It’s Like Some Pornographic Magazine*

The sex industry is highly profitable, so it’s not surprising that it employs a lot of people. Of course, it’s also potentially very dangerous, which means that sex workers, among other people, sometimes take real risks. And there are some very ugly sides to the industry – aspects that even people in the industry find abhorrent. Despite the danger, it’s part of life in many places, including crime fiction. Oh, and you’ll notice in this post that I won’t be putting any focus on prostitutes, which is what a lot of people think of when they think of the sex industry. There’s more to the industry than that, and there are many, many books in which prostitution plays a role, so, too easy!

Leigh Redhead’s Simone Kirsch is a Melbourne-based former stripper who’s trying to make a living as a private investigator. She’s just getting started in the PI business, so she still does occasional stripping gigs. She knows people in the industry, too, and the fact that she’s been in the business means her contacts are more open with her than they might be with the police. The four novels in the series (Peepshow, Rubdown, Cherry Pie, and Thrill City) explore different aspects of the sex industry (peep shows, strip clubs, exotic massages, brothels, and a sex industry expo). And readers get to see some of what goes on in the background to make it all appealing.

In Donna Malane’s Surrender, we are introduced to Wellington-based missing person expert Diane Rowe. A year before the events of the novel, Diane’s younger sister, Niki, was murdered, and Diane’s life turned upside down. The search for Niki’s killer cost Diane her job (as a police officer) and her marriage, and the killer wasn’t caught. As the novel begins, Diane’s ex-husband tells her that Niki’s killer has himself been murdered, and in the same way. This news pushes Diane to start again and look for the truth about her sister’s death, even though it cost her so much before. One place she looks for clues is Niki’s former employer, a sleazy strip club called Pussy Galore. Diane finds out that there was more going on there than stripping and pole dancing, and readers get a look at this part of the sex trade.

Jill Edmondson’ series features Toronto PI Sasha Jackson. More than once, the cases she investigates involve the sex industry. In The Lies Have It, for instance, she’s working part time as a bartender. When a guest is murdered during a fetish club party at the bar, she gets involved in finding out who the killer is. Frisky Business takes her into the adult film industry when a porn star is murdered. In these novels, we see that the sex industry is more complex than it seems on the surface. We also see some of the real sorts of people who are in the business.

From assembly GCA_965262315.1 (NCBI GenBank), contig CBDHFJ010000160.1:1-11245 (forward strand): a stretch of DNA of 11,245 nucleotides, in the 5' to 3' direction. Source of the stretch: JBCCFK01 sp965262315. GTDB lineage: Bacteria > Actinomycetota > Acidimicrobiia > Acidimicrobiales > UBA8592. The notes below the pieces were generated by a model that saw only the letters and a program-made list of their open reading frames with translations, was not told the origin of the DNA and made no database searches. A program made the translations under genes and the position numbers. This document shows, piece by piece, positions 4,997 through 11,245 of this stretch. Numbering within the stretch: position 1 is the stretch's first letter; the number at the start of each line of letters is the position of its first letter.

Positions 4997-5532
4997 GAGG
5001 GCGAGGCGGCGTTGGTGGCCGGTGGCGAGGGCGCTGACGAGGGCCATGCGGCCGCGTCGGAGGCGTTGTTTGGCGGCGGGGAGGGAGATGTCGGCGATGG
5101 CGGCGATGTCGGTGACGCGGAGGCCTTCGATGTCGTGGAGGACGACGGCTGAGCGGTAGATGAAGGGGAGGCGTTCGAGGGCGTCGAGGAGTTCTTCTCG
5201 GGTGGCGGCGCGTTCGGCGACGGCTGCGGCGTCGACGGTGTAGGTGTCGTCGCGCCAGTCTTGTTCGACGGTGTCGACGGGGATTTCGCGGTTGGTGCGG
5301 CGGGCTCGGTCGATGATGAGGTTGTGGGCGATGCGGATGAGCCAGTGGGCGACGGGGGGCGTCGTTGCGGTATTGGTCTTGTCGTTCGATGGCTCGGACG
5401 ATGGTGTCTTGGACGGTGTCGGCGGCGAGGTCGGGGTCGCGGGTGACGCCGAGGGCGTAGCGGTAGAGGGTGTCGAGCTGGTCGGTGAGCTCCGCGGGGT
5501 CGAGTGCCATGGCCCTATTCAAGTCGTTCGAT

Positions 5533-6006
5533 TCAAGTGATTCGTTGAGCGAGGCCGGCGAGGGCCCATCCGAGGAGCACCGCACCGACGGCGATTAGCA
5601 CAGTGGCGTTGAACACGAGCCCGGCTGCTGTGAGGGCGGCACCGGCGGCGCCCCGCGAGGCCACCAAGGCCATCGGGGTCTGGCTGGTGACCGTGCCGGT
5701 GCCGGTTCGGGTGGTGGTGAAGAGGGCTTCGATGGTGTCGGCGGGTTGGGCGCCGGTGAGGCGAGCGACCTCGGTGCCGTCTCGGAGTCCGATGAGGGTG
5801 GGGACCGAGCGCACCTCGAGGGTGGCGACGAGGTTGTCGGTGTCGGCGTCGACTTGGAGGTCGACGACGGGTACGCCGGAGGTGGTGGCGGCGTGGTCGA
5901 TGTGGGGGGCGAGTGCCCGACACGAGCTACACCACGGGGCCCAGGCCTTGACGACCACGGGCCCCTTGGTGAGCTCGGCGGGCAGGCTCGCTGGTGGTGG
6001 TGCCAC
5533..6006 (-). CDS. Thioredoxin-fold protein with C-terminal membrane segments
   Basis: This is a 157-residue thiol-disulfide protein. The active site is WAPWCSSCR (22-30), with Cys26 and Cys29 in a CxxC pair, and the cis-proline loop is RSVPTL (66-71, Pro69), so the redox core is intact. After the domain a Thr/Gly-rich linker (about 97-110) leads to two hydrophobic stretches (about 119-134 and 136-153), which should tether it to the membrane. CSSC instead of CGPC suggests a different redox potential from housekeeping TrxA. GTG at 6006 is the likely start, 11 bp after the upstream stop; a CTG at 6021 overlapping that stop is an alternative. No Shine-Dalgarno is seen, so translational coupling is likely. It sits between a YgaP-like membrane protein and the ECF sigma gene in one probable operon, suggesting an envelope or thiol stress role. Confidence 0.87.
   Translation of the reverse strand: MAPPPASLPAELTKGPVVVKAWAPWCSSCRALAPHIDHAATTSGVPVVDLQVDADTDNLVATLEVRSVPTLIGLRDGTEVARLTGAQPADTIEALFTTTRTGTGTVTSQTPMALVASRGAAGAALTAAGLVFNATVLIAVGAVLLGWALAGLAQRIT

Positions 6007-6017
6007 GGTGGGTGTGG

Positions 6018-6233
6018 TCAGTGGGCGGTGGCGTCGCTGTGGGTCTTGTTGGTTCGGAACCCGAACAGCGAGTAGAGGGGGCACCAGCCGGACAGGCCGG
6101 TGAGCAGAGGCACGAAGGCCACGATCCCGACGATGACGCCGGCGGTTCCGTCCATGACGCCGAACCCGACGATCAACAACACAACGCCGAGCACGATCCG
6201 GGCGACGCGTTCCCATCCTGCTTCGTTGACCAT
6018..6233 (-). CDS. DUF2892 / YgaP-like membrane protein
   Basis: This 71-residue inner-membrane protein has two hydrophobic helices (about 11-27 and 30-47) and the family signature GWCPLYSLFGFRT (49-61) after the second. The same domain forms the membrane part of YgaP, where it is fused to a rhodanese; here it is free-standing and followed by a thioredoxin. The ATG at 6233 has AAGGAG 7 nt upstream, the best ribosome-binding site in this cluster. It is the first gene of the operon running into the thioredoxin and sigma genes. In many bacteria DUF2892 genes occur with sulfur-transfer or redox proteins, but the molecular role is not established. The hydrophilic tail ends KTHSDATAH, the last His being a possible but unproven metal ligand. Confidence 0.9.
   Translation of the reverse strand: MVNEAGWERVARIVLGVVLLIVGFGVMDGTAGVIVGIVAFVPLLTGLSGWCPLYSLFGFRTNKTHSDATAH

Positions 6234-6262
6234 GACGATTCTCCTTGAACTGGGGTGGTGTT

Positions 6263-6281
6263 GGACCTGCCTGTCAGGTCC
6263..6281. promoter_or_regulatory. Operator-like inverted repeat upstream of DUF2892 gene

An adult film cinema plays a role in Colin Dexter’s The Silent World of Nicholas Quinn. In it, Inspector Morse and Sergeant Lewis investigate the murder of Nicholas Quinn, the first Deaf member of the Oxford Foreign Exams Syndicate. That group has charge of exams taken overseas, in countries with a British education tradition. When Quinn dies of poisoning, attention naturally turns to his work colleagues, and it turns out that every one of them is hiding something he could have found out. So, there’s more than one motive for murder. As Morse and Lewis sift through the evidence and talk to everyone, they find that an afternoon at a porno cinema plays a role in several people’s alibis. And there are several scenes in which Morse visits the cinema, and readers get the chance to see a bit of how those places are run.

And then there’s Paul J. Heald’s Death in Eden, which features Professor Stanley Hopkins (yes, Sherlock Holmes, fans, I noticed that name, too!). He’s working on a law thesis on the exploitation of women in the pornography industry – a study that he hopes will be his ticket to tenure at his university. He happens to run into an old friend, Donald Johannson, who owns an adult film studio. At first, it seems like a real stroke of luck; Hopkins will get the chance to do some interviews, and Johansson may get some of the credibility he and his studio need for his latest film to go ‘mainstream.’ Then, Johansson’s top star, Jade Delilah, is murdered in his office during a party. When he is arrested for the murder, he asks Hopkins to help him clear his name.

There are a lot of other novels, too, in which adult films, strip clubs, escort services, and other facets of the sex industry play roles. And it’s not surprising, when you consider how lucrative and prevalent they are. And they are complex, too, with different sorts of people involved, so there’s lots of room for plot and character development.


*NOTE: The title of this post is Billy Joel’s Captain Jack.